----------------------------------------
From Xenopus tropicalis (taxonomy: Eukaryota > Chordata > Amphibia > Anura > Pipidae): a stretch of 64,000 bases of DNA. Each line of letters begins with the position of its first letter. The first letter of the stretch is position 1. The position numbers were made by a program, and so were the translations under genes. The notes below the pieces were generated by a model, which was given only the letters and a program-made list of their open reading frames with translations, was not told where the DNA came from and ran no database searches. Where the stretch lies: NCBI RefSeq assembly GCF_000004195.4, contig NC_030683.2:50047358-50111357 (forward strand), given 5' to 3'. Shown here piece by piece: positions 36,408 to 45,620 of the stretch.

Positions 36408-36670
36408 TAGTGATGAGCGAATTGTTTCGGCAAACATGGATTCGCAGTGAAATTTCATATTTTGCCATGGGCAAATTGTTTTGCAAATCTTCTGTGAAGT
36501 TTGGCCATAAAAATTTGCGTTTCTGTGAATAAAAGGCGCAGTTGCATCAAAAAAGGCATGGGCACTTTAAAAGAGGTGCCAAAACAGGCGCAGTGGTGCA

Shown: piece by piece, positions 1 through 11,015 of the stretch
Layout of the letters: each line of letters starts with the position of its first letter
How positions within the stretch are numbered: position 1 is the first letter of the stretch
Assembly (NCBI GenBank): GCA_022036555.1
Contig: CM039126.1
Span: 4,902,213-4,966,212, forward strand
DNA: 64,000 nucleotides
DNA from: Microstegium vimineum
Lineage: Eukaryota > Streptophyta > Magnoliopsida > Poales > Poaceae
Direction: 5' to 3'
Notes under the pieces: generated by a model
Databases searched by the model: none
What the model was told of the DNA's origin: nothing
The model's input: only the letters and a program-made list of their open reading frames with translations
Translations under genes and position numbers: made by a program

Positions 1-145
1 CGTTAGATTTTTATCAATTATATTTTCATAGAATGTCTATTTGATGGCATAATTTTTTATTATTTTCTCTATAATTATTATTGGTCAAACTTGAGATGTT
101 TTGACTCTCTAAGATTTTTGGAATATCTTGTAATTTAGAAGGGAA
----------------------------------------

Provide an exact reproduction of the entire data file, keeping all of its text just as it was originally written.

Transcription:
From Xenopus tropicalis (taxonomy: Eukaryota > Chordata > Amphibia > Anura > Pipidae): a stretch of 64,000 bases of DNA. Each line of letters begins with the position of its first letter. The first letter of the stretch is position 1. The position numbers were made by a program, and so were the translations under genes. The notes below the pieces were generated by a model, which was given only the letters and a program-made list of their open reading frames with translations, was not told where the DNA came from and ran no database searches. Where the stretch lies: NCBI RefSeq assembly GCF_000004195.4, contig NC_030683.2:50047358-50111357 (forward strand), given 5' to 3'. Shown here piece by piece: positions 36,408 to 45,620 of the stretch.

Positions 36408-36670
36408 TAGTGATGAGCGAATTGTTTCGGCAAACATGGATTCGCAGTGAAATTTCATATTTTGCCATGGGCAAATTGTTTTGCAAATCTTCTGTGAAGT
36501 TTGGCCATAAAAATTTGCGTTTCTGTGAATAAAAGGCGCAGTTGCATCAAAAAAGGCATGGGCACTTTAAAAGAGGTGCCAAAACAGGCGCAGTGGTGCA

Shown: piece by piece, positions 1 through 11,015 of the stretch
Layout of the letters: each line of letters starts with the position of its first letter
How positions within the stretch are numbered: position 1 is the first letter of the stretch
Assembly (NCBI GenBank): GCA_022036555.1
Contig: CM039126.1
Span: 4,902,213-4,966,212, forward strand
DNA: 64,000 nucleotides
DNA from: Microstegium vimineum
Lineage: Eukaryota > Streptophyta > Magnoliopsida > Poales > Poaceae
Direction: 5' to 3'
Notes under the pieces: generated by a model
Databases searched by the model: none
What the model was told of the DNA's origin: nothing
The model's input: only the letters and a program-made list of their open reading frames with translations
Translations under genes and position numbers: made by a program

Positions 1-145
1 CGTTAGATTTTTATCAATTATATTTTCATAGAATGTCTATTTGATGGCATAATTTTTTATTATTTTCTCTATAATTATTATTGGTCAAACTTGAGATGTT
101 TTGACTCTCTAAGATTTTTGGAATATCTTGTAATTTAGAAGGGAA